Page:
[Screen It]


(2018) (Viola Davis, Michelle Rodriguez) (R)

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Drama: Several widows band together to try to pull off a heist to pay off their late husbands' $2 million debt to a dangerous criminal.
Unbeknownst to Veronica Rawlings (VIOLA DAVIS), Linda Perelli (MICHELLE RODRIGUEZ), Alice Gunner (ELIZABETH DEBICKI) and Amanda Nunn (CARRIE COON), their spouses -- led by Veronica's husband, Harry (LIAM NEESON) -- have stolen $2 million from Jamal Manning (BRIAN TYREE HENRY). He's a dangerous Chicago criminal who wants to go straight and is running for a local alderman seat against the incumbent, Jack Mulligan (COLIN FARRELL), whose family -- including his father, Tom (ROBERT DUVALL) -- has held that elected position for decades.

The complicating factor is that the four men died during an altercation with the local police that also resulted in the destruction of the stolen money. Jamal -- who orders his far more volatile brother, Jatemme (DANIEL KALUUYA), not to kill anyone -- gives Veronica one month to repay the money. Things seem to look up when Harry's driver, Bash (GARRET DILLAHUNT), gives Veronica a safety deposit key that results in her being in possession of her late husband's plans for a $5 million heist.

Veronica manages to convince Linda and Alice to join her, but with Dash now out of the picture, they turn to Linda's babysitter, Belle (CYNTHIA ERIVO), to serve as their getaway driver. As they plot out their way to pull off the heist, they must contend with Jatemme nosing around, all while Jack does what he can to ensure he defeats his new political opponent.

OUR TAKE: 6.5 out of 10
I'm certainly no criminologist, but I doubt I'd be traveling too far out on a limb to state that both historically and currently men commit far greater numbers of crimes than women do. Thus, and for other unrelated reasons such as sexism in the moviemaking industry, movies that involve criminals more often than not are going to feature male characters.

Of course, and coming at this from a male perspective, I have no idea if female audiences want to watch movies about their gender counterparts being criminals. That is, unless it's a fun and entertaining crime caper sort of flick, such as this past summer's "Ocean's Eight" that featured an A-list cast of leading ladies and grossed nearly $140 million from domestic coffers.

Straight-up related dramas are likely a harder sell and thus it will be interesting to see how "Widows" performs less than half a year after Sandra Bullock and her pals tried to pull off a jewelry heist. While that revolved around a crime of opportunity, the plot in writer/director Steve McQueen's latest offering stems from necessity.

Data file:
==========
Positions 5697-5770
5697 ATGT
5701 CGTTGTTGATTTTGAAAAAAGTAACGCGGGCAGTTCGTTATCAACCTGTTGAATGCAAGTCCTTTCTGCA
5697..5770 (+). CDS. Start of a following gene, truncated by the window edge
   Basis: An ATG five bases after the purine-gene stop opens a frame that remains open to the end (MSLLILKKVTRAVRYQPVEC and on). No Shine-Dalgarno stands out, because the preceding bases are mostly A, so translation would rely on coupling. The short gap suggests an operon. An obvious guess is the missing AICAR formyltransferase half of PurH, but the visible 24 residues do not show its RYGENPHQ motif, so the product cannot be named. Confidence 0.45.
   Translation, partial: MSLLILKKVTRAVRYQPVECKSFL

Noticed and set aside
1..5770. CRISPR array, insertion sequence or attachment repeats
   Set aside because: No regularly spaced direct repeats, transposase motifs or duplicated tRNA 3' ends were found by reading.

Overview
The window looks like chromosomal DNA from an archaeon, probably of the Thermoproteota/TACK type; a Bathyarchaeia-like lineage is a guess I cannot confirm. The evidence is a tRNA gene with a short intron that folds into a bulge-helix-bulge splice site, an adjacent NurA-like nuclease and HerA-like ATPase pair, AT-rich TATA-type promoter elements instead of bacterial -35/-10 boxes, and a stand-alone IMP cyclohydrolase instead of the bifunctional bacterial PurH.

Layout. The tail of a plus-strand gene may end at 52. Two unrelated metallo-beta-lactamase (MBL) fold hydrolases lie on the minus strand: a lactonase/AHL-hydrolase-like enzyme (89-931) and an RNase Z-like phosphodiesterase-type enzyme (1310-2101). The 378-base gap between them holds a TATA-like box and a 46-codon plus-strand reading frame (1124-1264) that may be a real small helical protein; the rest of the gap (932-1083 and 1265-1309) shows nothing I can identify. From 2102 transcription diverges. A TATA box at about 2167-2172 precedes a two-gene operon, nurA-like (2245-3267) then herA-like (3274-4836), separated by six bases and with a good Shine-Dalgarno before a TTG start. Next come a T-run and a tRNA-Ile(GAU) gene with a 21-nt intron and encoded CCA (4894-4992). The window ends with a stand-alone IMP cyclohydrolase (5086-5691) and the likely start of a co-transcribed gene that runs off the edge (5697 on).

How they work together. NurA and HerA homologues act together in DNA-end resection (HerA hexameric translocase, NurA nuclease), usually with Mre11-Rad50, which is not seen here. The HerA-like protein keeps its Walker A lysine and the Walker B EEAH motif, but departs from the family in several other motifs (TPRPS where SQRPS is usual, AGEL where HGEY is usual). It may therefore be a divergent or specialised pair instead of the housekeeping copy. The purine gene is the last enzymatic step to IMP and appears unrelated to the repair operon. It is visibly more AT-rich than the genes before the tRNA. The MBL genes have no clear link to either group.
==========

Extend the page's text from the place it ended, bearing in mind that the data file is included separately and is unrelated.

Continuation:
As the title would suggest, our small group of ladies suddenly find themselves widowed when their husbands die during a robbery gone terribly wrong (in a sequence that's intercut with shots of life at home, both good and bad). And it's not just that they need the money now for daily living and this course of action seems the best choice to pay the bills. Instead, it's that their spouses robbed the wrong guy of $2 million and that dangerous crime boss wants that debt repaid. In one month.

So, our leading lady, Veronica (Viola Davis), armed with a notebook featuring plans for a heist her late husband (Liam Neeson) was going to pull off, approaches the widows of the rest of her husband's criminal team. While they recognize the danger should they fail, both Linda (Michelle Rodriguez) and Alice (Elizabeth Debicki), do need the money, what with the former's shop being closed down by the bad guys and the latter having resorted to being a paid escort for a rich guy.

Making things a bit more interesting is that the criminal (Brian Tyree Henry) isn't your typical street thug and instead is trying to go straight by entering the political arena. His somewhat psychotic brother/enforcer (Daniel Kaluuya) isn't crazy about the idea, but Jamal believes he has a shot at unseating the incumbent (Colin Farrell) whose family has held that alderman seat for decades including back when Jack's father (Robert Duvall) was in power.

To go any deeper into the plot would give away some surprises and twists that I have to admit I didn't see coming as things played out during the flick's 130-some minute runtime. During all of that McQueen and co-scribe Gillian Flynn (writer of "Gone Girl') stuff in all sorts of thematic material including, but not limited to, racism, infidelity, loss (on several fronts) and even a police shooting of a young African-American male driver (thus joining a number of other films covering the same, although here it's a flashback scene and not the main gist of the story).

It's all stylishly done (including with some artsy flashbacks featuring Davis and Neeson), the performances and good (especially Davis), and the story and its characters are engaging enough that you might just be captivated from start to finish. It may be a crime that more crime movies don't feature ladies as the leads, but "Widows" proves it can be done, even when it's nowhere near an Ocean. The film rates as a 6.5 out of 10.

Reviewed November 7, 2018 / Posted November 16, 2018

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